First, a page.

People have been pondering and arguing over hypnosis for more than 200 years, but science has yet to fully explain how it actually happens. We see what a person does under hypnosis, but it isn't clear why he or she does it. This puzzle is really a small piece in a much bigger puzzle: how the human mind works. It's unlikely that scientists will arrive at a definitive explanation of the mind in the foreseeable future, so it's a good bet hypnosis will remain something of a mystery as well.
Olness thinks there must be something about the intense mental imagery that comes with a hypnotic state. One little boy she worked with told her he was imagining that he was touching the sun. Whether such visions activate different parts of the brain than those associated with rational thought is less clear. As Olness says, “We’re a long way from specifics on that.”
As a hypnotherapist, I've seen first-hand the incredible changes that this form of therapy can bring. I once had a client with an intense phobia of maggots who couldn't so much as utter the word without experiencing a strong physical and emotional response. But after just two sessions she found that she was able to talk about them comfortably and was also willing to watch videos of them online without feeling disturbed. She was hardly able to believe her progress.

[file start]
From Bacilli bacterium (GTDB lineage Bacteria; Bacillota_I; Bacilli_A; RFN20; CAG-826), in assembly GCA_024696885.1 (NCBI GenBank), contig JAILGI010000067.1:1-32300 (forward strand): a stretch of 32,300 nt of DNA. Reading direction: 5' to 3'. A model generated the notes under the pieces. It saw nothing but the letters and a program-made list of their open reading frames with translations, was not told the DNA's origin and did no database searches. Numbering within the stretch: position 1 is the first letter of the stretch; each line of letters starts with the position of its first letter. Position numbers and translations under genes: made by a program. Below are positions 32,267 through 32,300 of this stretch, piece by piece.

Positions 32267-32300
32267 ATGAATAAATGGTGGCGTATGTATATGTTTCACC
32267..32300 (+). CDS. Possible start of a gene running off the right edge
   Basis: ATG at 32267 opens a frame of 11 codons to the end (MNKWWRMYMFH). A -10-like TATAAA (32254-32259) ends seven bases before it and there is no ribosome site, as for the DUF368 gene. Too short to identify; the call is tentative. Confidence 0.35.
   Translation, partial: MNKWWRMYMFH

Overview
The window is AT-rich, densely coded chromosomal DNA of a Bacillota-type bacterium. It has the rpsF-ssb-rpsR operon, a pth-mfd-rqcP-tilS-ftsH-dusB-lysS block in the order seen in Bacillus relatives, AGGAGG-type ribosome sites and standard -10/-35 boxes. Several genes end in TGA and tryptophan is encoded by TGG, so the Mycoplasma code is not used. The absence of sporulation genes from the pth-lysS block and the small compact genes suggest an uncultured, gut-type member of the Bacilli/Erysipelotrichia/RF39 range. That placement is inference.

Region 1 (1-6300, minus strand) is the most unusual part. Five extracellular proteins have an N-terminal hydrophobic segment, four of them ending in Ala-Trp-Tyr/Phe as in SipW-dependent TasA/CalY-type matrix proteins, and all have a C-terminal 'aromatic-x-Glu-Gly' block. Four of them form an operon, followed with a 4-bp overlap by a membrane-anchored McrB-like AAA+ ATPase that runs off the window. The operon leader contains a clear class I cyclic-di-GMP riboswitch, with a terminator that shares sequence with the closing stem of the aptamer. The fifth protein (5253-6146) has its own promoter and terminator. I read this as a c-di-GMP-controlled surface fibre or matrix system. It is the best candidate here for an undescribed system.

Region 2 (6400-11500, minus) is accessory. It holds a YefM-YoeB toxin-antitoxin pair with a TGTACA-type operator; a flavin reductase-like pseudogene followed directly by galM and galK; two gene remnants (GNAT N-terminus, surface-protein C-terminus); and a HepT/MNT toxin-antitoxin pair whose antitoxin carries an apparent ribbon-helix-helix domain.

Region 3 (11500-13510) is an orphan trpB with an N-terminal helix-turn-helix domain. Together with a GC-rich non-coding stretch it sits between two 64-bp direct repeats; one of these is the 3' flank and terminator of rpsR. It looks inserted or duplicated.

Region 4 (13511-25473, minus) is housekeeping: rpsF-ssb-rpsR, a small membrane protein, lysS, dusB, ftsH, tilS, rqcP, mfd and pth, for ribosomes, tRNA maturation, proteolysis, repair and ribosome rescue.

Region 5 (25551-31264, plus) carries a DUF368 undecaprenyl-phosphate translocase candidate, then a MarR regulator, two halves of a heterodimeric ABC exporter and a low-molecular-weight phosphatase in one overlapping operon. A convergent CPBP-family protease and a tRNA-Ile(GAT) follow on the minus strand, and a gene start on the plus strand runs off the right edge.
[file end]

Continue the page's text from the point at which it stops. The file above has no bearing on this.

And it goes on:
Major Landmark Achievement for Hypnotherapy: The Hypnotherapy Academy of America is now exclusively providing the National Institutes of Health (NIH) with the hypnotherapy methods to use in their research of mind-body medicine. After a highly successful clinical trial at UNMH, in which our (copyright protected) “Integral Hypnotherapy™” methodology was utilized, it was concluded that our methods are “superior” when compared to another style of therapy. This led to the new, three-year NIH study of hypnotherapy in which its design parameters make the research the most trusted by physicians and behavioral health professionals.  Click here for details Scientific Research on Hypnosis
Hypnosis, an enhanced state of inner focus, can be an effective tool for improving a range of symptoms, including those related to mood and learning. The ADHD drug methylphenidate (Concerta, Ritalin) has been shown to increase hypnotizability in a sample of patients with ADHD and thus may enable patients to benefit from adding hypnosis to their treatment regimens.